SXSW 2019 – Review: BREAKTHROUGH Doesn’t Break Any Cinematic Ground

breakthrough country

Breakthrough is a new documentary film directed by Bill Haney and narrated by Woody Harrelson. The movie tells the story of a Texan scientist who, despite opposition from the industry, attempts to discover a groundbreaking cure for cancer.

The story of the film is definitely very inspiring and important. The field of immunotherapy is not one that many people will know about, as when people think about cancer treatment, they will typically first think about chemotherapy. The movie does a great job of making the topic more accessible to general audiences by explaining the complex science behind it in simpler terms.

The film also does a very good job of making its main subject, Jim Allison, quite compelling. The way in which he is presented in the movie makes him feel very human despite the fact that his accomplishments are definitely unbelievable. His hobby of playing the harmonica is definitely interesting and fun, but it seems to be used more as a filler than to develop him or add to the story.

One of the areas in which the film disappoints is the narration. Harrelson is a skilled actor, and his voice is awesome, but his involvement in the movie wasn’t entirely necessary. The interviews and other techniques did a good enough job of telling the story on their own. The narration is also very infrequent, so it is a bit confusing as to why such a big name was used as narrator.

breakthrough lab

In terms of pacing, the film was somewhat uneven. Although the story is interesting, it isn’t told in the most fascinating way. The narrative of the movie isn’t the most concise, as there is some redundancy and rambling in the main narrative. Furthermore, the random inserts of bluegrass into the story distract from the more captivating and touching portions of the film.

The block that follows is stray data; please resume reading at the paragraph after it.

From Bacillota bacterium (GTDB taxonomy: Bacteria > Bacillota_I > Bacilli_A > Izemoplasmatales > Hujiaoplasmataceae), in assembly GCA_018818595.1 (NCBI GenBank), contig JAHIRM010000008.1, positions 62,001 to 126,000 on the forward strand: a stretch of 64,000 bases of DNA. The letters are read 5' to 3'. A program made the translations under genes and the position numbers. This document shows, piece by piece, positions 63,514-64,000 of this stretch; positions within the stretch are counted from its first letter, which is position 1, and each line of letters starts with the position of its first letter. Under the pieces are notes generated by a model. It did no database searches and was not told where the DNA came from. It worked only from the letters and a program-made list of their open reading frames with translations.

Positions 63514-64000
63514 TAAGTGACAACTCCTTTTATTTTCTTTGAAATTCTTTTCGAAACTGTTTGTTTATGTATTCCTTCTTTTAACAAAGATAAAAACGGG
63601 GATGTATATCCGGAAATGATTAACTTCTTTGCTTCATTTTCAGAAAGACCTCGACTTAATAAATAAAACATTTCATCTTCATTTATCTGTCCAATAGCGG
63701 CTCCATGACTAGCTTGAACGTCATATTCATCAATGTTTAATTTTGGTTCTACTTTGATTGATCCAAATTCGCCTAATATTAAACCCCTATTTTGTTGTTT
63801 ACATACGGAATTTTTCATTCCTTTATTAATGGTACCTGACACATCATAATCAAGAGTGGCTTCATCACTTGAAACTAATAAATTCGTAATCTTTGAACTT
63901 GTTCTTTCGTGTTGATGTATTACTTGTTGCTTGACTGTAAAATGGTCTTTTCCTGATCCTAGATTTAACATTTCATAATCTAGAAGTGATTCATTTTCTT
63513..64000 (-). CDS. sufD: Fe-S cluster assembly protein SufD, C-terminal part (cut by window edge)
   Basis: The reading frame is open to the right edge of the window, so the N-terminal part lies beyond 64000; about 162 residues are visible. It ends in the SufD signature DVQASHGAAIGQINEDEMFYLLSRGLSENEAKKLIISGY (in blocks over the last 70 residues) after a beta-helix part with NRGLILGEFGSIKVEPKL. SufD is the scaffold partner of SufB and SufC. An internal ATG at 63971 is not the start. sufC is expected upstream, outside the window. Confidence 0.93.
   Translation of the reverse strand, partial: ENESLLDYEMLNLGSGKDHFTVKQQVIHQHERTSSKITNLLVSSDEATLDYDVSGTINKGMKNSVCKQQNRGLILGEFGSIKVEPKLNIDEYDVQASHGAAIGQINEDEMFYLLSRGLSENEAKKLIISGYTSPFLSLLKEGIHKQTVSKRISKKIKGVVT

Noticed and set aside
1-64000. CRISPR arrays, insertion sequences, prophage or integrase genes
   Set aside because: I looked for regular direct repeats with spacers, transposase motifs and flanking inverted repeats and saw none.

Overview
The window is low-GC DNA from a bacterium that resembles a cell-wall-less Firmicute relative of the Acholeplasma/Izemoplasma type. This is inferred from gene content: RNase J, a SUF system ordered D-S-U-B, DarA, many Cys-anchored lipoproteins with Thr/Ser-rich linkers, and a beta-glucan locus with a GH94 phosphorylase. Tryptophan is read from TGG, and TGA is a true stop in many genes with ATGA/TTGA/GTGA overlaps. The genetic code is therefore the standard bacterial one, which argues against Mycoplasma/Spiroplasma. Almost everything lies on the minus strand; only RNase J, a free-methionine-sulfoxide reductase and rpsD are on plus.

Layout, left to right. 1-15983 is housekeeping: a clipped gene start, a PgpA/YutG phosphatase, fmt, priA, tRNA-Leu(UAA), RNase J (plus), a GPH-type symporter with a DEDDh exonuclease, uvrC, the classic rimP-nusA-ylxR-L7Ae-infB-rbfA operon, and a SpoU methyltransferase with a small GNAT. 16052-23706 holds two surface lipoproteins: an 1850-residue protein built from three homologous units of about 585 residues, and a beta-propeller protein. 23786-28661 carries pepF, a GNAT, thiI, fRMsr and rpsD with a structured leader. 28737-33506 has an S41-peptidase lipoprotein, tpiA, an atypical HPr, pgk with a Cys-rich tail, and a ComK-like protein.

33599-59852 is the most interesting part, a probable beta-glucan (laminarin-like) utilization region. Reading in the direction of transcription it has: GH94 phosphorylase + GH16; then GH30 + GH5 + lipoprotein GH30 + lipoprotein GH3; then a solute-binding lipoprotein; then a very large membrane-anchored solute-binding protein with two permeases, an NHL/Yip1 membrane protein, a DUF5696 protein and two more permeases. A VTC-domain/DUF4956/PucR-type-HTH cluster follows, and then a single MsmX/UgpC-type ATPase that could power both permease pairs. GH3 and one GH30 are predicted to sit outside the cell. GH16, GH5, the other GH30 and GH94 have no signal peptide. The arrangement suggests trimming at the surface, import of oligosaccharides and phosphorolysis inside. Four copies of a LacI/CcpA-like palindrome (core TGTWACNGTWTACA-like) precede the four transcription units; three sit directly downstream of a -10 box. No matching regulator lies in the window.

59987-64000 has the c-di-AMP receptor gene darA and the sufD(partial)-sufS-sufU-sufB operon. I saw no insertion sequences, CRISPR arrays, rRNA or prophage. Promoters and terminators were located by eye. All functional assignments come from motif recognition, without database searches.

In terms of execution, the movie was somewhat strong, but it was also quite bland. There is nothing bad about the film’s technique per sé — it just feels like something you would watch on PBS or a similar TV channel. The Ken Burns effect is used frequently, and you can point out exactly where a good commercial break would fit. On one hand, this is beneficial because it does feel professional and informative, but on the other hand, it keeps the movie from living up to the revolutionary subject matter on which it focuses.

The most interesting part about the film’s execution was its use of music. Obviously, there is a lot of bluegrass in the movie given Allison’s hobby with that genre of music. One of the final scenes in the film is a huge surprise and is sure to bring country fans quite a bit of joy. There is also a score infused with some bluegrass flair, and it works quite well throughout.

Overall, Breakthrough was an interesting but relatively traditional documentary. This will definitely interest anyone who likes watching documentaries about science, but others may not get as involved.

Breakthrough debuted at the 2019 SXSW Film Festival.

By Sean Boelman

Sean is a film student, aspiring filmmaker, and life-long cinephile. For as long as he can remember, he has always loved film, but he credits the film Pan's Labyrinth as having started his love of film as art. Sean enjoys watching many types of films, although some personal favorite genres include dramatic comedies, romantic comedies, heist films, and art horror.

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